Deauville Mall Spring, One of Houston’s first Dead Malls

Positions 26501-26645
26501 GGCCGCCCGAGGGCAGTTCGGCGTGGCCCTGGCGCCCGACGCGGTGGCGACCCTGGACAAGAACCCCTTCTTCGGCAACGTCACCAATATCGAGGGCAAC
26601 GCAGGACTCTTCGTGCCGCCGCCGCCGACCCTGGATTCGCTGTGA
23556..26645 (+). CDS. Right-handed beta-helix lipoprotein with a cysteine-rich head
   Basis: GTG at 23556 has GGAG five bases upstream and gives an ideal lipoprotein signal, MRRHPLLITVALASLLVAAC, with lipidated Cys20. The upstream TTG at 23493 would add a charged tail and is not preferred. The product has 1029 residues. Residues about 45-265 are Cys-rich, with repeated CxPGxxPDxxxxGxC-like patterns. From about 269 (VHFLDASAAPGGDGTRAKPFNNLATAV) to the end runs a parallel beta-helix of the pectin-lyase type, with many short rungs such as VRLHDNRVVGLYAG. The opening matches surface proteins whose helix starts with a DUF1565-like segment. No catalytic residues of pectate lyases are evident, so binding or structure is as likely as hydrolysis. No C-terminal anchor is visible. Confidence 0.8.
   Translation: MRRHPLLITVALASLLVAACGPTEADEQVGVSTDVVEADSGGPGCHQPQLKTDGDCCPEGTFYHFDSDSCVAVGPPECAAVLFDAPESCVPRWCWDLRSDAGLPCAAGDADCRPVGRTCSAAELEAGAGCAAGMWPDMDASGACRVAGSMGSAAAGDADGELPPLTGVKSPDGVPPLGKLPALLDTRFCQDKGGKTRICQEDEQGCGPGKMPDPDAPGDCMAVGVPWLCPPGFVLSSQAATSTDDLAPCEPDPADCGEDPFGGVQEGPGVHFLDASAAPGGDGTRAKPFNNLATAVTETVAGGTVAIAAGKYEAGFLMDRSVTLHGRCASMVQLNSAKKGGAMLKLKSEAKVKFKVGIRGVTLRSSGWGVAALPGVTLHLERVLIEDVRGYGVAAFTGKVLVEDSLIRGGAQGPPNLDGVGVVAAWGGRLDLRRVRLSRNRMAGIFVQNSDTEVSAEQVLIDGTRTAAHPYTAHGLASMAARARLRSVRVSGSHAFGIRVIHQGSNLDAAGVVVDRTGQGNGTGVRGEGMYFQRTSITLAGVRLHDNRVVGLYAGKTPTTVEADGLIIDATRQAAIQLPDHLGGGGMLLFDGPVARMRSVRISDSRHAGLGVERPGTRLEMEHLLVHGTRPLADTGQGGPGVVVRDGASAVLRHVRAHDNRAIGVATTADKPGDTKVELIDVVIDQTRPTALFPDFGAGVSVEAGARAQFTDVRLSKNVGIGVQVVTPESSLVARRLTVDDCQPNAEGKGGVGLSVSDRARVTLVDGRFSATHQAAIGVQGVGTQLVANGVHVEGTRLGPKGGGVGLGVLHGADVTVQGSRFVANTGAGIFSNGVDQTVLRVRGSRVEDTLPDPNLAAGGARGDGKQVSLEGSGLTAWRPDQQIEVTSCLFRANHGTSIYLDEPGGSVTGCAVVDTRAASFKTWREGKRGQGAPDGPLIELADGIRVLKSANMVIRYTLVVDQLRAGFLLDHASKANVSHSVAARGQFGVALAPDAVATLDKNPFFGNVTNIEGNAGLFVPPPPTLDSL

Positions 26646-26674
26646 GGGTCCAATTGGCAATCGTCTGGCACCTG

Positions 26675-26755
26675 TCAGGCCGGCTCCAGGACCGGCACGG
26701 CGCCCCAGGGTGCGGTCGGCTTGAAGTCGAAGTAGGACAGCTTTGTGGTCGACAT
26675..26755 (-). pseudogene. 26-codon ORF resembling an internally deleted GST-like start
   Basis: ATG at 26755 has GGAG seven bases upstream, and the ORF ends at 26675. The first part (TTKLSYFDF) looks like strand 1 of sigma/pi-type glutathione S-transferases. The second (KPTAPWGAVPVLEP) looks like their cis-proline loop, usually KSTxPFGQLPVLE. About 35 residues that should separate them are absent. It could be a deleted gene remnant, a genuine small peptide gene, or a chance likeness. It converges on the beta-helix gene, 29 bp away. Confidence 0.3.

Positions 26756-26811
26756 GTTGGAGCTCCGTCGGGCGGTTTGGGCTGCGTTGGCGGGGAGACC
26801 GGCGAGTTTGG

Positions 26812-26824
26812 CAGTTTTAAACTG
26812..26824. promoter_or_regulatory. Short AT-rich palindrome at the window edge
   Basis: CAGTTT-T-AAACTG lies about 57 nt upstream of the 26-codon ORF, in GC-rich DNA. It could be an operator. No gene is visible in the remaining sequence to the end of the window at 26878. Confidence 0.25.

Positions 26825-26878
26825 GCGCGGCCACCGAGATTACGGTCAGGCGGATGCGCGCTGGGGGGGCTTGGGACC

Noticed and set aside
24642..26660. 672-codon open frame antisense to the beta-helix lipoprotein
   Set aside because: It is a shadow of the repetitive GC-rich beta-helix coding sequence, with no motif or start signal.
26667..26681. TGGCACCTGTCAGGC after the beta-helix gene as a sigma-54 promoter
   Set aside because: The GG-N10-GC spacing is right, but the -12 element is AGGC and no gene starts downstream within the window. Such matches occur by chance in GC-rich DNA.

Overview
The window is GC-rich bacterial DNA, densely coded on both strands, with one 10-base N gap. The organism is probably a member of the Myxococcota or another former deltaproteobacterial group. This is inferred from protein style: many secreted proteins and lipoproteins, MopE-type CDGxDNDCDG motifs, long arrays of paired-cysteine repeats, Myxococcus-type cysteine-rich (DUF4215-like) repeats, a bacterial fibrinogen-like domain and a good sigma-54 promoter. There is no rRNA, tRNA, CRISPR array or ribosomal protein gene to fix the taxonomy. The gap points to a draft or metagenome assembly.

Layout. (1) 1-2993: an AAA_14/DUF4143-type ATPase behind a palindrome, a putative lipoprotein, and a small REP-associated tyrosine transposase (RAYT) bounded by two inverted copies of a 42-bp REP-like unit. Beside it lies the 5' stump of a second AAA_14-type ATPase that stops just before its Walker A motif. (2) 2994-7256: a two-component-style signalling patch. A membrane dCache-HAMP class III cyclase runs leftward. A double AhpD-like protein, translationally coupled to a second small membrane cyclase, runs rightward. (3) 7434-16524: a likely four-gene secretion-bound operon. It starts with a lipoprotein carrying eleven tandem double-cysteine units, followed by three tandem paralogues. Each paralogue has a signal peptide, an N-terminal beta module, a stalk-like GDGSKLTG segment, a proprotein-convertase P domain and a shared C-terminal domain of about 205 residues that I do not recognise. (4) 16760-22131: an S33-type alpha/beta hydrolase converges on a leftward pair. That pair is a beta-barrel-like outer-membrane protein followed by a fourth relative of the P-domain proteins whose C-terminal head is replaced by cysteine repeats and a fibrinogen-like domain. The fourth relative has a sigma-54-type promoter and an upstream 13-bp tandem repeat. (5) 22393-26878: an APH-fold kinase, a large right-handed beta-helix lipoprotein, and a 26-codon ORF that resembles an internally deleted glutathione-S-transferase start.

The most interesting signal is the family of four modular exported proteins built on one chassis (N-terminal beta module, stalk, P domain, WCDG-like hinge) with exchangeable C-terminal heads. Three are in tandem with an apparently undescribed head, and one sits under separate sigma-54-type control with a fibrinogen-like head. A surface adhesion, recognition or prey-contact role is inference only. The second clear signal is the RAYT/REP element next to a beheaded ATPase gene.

Howdy fans and welcome back to Houston Historic Retail. Today you’re in for a treat, I took my first visit to one of the Deauville Fashion Malls. For those not in the know, the Deauville Fashion Malls were a failed concept by local property developer the Deauville Corporation, an apartment and shopping center builder. Essentially the idea was born out of a desire to get into developing malls, but after a failed attempt at building a competitor to Greenspoint, the idea morphed into a ‘discount mall’. While it wasn’t the worst idea in the world, with prevailing economic issues in the Space City, and a relaxation of the blue laws these malls attempted to skirt, the Deauville Corp’s malls all floundered within a year of opening. A total of three malls had opened, and one had just completed construction only months prior to the downfall of the company. For the most part, these malls would find new use as Power Centers, which used exterior entrances for businesses, and combined the boutique spaces into huge portions of floor space. The former Stafford and Webster malls would become Power Centers almost immediately upon closing. On the other hand, the Kingwood Deauville Mall, would never open and eventually be redeveloped as Office/Medical space. This left the Spring Deauville Mall which would survive, they would have to change their name but continued operations into the early 90s. This is the mall we’ll be looking at today.